Development

Building Self-Service Web Pages in Contentful with GatsbyJS

Using the Contentful CMS, learn how to create a pattern on your website that allows content editors to create web pages with minimal development work.

12 min
June 28, 2023
Josh Hooton
Developer

Contentful can provide a great experience for your content editors. However, editors are often limited to simple text updates or switching out images, and creating brand new pages on your site can take a lot of development time.

In this article, we'll outline the steps to build more modular content with Contentful, a pattern we’ve called “self-service pages”.

_The examples contained were built using Contentful + Gatsby, but these concepts could be applied to any CMS/front-end framework pairing._


## Context - power and simplicity together

One of Headway's clients wanted the freedom of a dev-built page, but with the speed of simple content management. We had to create a solution to enable them to create new pages with little to no effort from a web developer.

We ended up with a self-service model of page creation using individual, reusable components.


### Decision time

There are a lot of free-form, no-code website builders out there that allow content editors to do **\***anything**\*** they want, and entirely abstracts away the building of the actual components. While this is a good approach for some, it can lead to decision fatigue and a lack of brand consistency throughout a project.

The self-service page model allows for greater choice while still relying on components and constraints that developers and designers work together to create. This is a really good solution for non-technical content editors or pure copywriters who don't need to be making tons of design and layout decisions.

If this is a good compromise for you, read on!

## Step 1: Plan your content models

Before you start building your self-service page, it's essential to plan out the content models you will need. The difficult (or fun) part is looking at your website, or the designs for your website, and deciding which sections you want to make into reusable components.

In Contentful, a content model defines the structure and organization of your content; from a simple button to complex page layouts. In this case, you'll need to identify the content types you want your self-service pages to be built from and what fields they will have. Some obvious examples would be a hero at the top of the page or a call to action banner at the bottom of an information page.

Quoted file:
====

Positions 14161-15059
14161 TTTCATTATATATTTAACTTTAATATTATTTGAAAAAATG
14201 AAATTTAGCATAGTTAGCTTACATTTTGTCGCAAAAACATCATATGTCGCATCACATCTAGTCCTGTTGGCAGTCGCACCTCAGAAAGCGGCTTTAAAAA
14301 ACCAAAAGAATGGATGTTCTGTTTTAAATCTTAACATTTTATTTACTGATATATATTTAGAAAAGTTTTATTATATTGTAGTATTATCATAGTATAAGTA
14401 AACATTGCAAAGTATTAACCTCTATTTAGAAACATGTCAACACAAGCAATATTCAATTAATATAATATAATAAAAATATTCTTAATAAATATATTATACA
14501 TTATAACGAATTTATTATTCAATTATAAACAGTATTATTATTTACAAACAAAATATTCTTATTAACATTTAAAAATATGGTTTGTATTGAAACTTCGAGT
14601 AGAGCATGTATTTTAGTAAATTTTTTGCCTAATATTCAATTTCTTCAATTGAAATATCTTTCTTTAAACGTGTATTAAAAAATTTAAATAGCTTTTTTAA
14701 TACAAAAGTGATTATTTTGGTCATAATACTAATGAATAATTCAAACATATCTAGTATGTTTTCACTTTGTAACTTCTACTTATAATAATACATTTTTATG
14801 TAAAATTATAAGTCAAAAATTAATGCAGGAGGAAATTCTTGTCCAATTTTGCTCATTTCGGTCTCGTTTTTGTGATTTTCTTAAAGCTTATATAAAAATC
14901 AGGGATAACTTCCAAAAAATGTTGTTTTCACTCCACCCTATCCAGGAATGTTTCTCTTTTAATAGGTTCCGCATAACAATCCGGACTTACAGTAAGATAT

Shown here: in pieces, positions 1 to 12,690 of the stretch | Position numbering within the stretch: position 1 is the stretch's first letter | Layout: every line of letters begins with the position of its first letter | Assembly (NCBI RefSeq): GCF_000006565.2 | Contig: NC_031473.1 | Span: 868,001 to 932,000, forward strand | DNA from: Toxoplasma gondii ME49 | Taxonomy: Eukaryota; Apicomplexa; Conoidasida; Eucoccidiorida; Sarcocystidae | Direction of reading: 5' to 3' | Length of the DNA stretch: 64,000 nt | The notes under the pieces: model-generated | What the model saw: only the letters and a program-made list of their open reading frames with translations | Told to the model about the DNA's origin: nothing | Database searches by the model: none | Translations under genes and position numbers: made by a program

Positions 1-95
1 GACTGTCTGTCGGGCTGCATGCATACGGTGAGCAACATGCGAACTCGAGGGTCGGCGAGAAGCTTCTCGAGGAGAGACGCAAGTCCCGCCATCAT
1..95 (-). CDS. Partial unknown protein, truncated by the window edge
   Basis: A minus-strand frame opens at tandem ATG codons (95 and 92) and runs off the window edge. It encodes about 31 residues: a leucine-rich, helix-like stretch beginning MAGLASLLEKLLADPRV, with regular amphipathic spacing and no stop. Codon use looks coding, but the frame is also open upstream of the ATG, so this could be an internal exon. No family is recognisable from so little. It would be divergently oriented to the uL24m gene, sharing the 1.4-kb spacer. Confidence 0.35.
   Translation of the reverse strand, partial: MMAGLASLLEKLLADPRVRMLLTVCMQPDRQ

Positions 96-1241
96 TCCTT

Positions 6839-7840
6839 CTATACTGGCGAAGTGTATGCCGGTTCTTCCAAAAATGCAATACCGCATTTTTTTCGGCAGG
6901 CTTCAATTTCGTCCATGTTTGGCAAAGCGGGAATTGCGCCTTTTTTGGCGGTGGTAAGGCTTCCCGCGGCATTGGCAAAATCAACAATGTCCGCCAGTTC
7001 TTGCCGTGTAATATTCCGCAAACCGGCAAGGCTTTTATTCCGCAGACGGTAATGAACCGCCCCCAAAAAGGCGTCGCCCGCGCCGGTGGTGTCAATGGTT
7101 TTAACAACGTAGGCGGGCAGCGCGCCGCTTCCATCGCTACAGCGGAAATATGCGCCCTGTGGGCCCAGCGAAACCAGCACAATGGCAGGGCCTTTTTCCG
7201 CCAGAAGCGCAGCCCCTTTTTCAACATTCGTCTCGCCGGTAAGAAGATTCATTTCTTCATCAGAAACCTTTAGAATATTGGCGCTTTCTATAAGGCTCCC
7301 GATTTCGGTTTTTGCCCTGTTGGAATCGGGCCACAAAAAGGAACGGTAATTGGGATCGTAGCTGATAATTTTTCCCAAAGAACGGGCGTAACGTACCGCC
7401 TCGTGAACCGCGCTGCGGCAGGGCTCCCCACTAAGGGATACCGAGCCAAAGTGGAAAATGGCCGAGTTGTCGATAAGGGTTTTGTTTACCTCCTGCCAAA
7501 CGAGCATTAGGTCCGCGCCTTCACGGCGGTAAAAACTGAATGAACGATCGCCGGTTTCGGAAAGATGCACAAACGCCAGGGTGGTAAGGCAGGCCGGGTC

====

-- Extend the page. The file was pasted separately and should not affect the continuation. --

These are pretty common to most pages, though, so the real value comes from any section that makes up the middle parts of your page. This could be a carousel of customer testimonials or a 2x2 grid of content with icons, subtitles, body text, and a heading for the whole section. If they're not created already, build them like any other Contentful type.


## Step 2: Create the self-service page model

The self-service page needs to be its own content type. The fields for our content type were a title for internal use, the slug of the webpage ([baseUrl]/[slug]), and a multi-reference field we named “Sections”. Every Contentful type needs an entry title to be able to identify it from other entries, so in this case the “title” field isn't queried or used by our code as it's only for internal Contentful use.

screenshot of fields panel in contentful

When creating or editing the field, you'll update the validation section to “accept only specified entry types” with a list that includes any of the content models you created in the previous step that you want to be used when building a self-service page. When you create your self-service page content, you can add as many individual components of these specified types as you need to build your page.

screenshot of specified entry type selections in contentful

## Step 3: Create your components

This is where things get more technical and specific to Gatsby. Each entry type that you've chosen to be selectable as a section in your self-service page should be a component with a GraphQL query fragment. As an example, here is some simplified code from our “CTA” component that queries the fields in the “Call to Action” entry type in Contentful.


   -- CODE line-numbers language-jsx --